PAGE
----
The Seattle Seahawks announced the signing of five players from rookie minicamps on Monday: receiver Damore’ea Stringfellow, free safety Tevon Mutcherson, center Marcus Henry, tackle Nick Callender, and guard Avery Young.
It seems telling that three of the signees were offensive linemen. Not just because the Seahawks have a reputation for having among the worst offensive lines of the last few years, but also because of the issue of the NFL being low on quality offensive linemen as is. That means that teams are probably more willing to work with good athletes, unique frames, and proper technicians that they might be at other positions.
Seattle has invested multiple first and second round picks into the offensive line, but they’ve also found players like Breno Giacomini, J.R. Sweezy, and George Fant by looking in the seventh round and in undrafted free agency/waivees.
Stringfellow is the most recognizable signee, having played at Ole Miss and going undrafted in 2017. He was signed by the Miami Dolphins, then spent most of the year on and off the practice squad with the New York Jets. But Seahawks fans may instead remember Stringfellow for this, from his NFL.com draft profile:
Damore’ea (pronounced duh-MOR-ee-ay) Stringfellow was a West Coast kid, and started his career with the University of Washington after being ranked as a top-10 receiver recruit nationally. His star rose during his true freshman year, starting three times (20-259, one TD). He found himself in trouble with the law after a post-Super Bowl fight with Seahawks fans, forcing him into spending five days on a work crew and attending anger management classes. After spending 2014 spring practices in the doghouse, he transferred to Ole Miss. Stringfellow sat out 2014 before landing a part-time starting job with the Rebels the next year (36-503, five TDs). His final year at Ole Miss resulted in his best career numbers, as he caught 46 passes for 716 yards and six touchdowns.
Stringfellow is 6’1, 211 lbs, with a reported 4.54 40-yard dash.
Tevon “T.J.” Mutcherson is 5’10, 195, and he played in the UCF defense with Shaquill and Shaquem Griffin from 2015-2016. He’s reported at a 4.59 40-yard dash and went undrafted in 2017.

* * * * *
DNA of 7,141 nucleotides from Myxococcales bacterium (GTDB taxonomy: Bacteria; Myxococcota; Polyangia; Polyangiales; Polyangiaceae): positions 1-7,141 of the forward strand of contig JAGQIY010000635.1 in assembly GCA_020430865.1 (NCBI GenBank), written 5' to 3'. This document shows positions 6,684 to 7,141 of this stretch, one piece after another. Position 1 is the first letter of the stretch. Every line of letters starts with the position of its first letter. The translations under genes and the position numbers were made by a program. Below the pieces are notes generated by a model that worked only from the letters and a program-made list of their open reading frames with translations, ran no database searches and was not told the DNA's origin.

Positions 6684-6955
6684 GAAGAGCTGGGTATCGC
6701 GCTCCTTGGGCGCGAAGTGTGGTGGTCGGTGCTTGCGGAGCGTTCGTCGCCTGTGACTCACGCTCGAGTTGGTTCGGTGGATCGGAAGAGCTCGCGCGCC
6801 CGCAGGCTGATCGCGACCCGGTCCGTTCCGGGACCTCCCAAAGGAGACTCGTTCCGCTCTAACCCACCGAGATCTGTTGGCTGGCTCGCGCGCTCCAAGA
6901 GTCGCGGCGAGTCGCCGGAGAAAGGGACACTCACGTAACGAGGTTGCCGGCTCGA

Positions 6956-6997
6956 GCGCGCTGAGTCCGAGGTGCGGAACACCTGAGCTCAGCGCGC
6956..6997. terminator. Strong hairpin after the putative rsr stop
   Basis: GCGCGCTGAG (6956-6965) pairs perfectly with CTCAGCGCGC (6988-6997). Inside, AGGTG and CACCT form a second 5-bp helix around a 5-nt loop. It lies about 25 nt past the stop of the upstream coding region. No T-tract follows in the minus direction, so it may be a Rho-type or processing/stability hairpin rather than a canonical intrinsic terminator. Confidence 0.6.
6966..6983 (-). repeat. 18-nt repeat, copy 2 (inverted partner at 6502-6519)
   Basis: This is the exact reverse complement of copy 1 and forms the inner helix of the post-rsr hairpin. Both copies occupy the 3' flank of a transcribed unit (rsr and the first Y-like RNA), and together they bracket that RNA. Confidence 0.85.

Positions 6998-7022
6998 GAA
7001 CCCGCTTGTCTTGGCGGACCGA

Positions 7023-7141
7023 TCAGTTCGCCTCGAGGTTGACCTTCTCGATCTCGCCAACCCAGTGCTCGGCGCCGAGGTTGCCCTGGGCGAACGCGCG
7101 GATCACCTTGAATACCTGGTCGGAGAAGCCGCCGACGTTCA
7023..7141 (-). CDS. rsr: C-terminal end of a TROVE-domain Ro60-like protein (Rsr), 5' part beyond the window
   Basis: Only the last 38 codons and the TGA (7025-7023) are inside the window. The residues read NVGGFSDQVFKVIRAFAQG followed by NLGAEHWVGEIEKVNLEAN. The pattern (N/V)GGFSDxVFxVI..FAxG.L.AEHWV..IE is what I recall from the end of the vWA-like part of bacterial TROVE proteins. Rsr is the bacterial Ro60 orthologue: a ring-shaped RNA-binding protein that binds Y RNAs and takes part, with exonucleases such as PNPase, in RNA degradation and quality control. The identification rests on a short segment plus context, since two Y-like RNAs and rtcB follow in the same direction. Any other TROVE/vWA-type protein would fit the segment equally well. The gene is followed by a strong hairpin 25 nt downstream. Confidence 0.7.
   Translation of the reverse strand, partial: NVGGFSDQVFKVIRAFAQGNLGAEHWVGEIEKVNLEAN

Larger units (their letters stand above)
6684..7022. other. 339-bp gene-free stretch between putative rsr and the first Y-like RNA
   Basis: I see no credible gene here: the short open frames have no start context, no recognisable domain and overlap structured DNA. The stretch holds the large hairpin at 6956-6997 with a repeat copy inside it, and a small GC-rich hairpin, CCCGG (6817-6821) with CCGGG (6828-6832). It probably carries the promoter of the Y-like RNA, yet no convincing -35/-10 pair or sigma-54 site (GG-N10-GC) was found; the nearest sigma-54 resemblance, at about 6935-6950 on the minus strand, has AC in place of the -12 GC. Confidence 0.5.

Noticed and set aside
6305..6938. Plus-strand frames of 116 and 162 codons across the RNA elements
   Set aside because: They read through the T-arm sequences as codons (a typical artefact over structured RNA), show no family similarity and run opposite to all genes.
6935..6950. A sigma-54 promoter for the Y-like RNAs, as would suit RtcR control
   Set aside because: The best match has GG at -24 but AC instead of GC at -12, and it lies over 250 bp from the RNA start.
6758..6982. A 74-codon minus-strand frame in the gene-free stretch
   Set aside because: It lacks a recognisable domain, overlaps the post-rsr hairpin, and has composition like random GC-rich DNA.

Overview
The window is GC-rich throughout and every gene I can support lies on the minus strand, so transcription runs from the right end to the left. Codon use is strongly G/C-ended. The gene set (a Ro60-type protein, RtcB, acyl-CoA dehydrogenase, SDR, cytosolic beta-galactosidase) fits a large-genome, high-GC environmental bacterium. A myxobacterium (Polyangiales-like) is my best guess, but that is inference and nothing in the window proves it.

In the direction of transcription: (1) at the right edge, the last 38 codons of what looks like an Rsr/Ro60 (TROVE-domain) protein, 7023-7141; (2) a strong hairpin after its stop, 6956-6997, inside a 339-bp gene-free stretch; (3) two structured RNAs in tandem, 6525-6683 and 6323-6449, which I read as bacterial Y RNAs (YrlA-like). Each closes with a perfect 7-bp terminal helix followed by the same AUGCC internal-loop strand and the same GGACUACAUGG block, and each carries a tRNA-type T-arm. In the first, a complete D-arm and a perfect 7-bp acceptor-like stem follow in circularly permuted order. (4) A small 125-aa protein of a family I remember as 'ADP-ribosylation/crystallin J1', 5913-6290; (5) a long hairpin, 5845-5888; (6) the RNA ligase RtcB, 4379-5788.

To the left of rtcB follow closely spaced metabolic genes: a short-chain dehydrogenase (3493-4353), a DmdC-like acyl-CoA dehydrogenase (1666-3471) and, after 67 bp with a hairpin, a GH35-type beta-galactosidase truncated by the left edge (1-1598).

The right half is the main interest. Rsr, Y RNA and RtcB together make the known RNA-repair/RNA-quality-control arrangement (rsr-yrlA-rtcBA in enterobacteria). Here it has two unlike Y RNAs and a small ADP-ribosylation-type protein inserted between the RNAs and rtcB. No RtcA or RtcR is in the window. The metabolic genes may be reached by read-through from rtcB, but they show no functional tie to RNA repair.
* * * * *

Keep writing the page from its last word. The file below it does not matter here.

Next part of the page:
Henry was a three-year starter at center for Boise State, going undrafted in 2016. He has yet to appear in an NFL game. His NFL.com draft profile starts as such:
The 2014 and 2015 first-team All-Mountain West pick at center is not huge, overly athletic, nor physically dominating. But as far as sturdy, reliable linemen go, Henry could be seen as one of the better options in this years senior class. Henry also started as a sophomore at right guard, giving him some versatility that will be needed if he is to stick on an NFL roster.
Callender played at Colorado State, then went undrafted in 2017 after a foot injury put his efforts to make a team as a rookie on hold. At 6’5, 321 lbs, Callender had an impressive 34” vertical at his pro day; that was two inches higher than any offensive lineman at last year’s combine. From before the draft last year:
“A lot of the teams told me they’re impressed with my athletic ability,” Callender said. “Some teams see me at tackle, some teams say they’ll put me inside at guard. One team even asked if I could snap and play center. I don’t know about that; I haven’t snapped in a while.”
Finally there’s young, who played at Auburn and went undrafted in 2016. He’s spent time with the New Orleans Saints, Miami Dolphins, and Tampa Bay Buccaneers, but he’s yet to make an active roster. He missed his entire rookie campaign with a knee injury that he suffered at his pro day. Young is 6’6, 305 lbs. He is the brother of defensive end Willie Young.
To make room on the 90-man roster, the Seahawks waived five players: Linebacker Paul Dawson, center Brian Lundblade, linebacker Jason Hall, and receivers Taj Williams and Ka’Raun White.
Dawson was a third round pick by the Cincinnati Bengals in 2015, but has yet to make an impact in an NFL game. He was signed by the Seahawks last season, getting activated for three games but not recording anything for the stat sheet.
As with all Seattle transactions, some of these players could be back or gone by tomorrow. Things are moving quickly once again.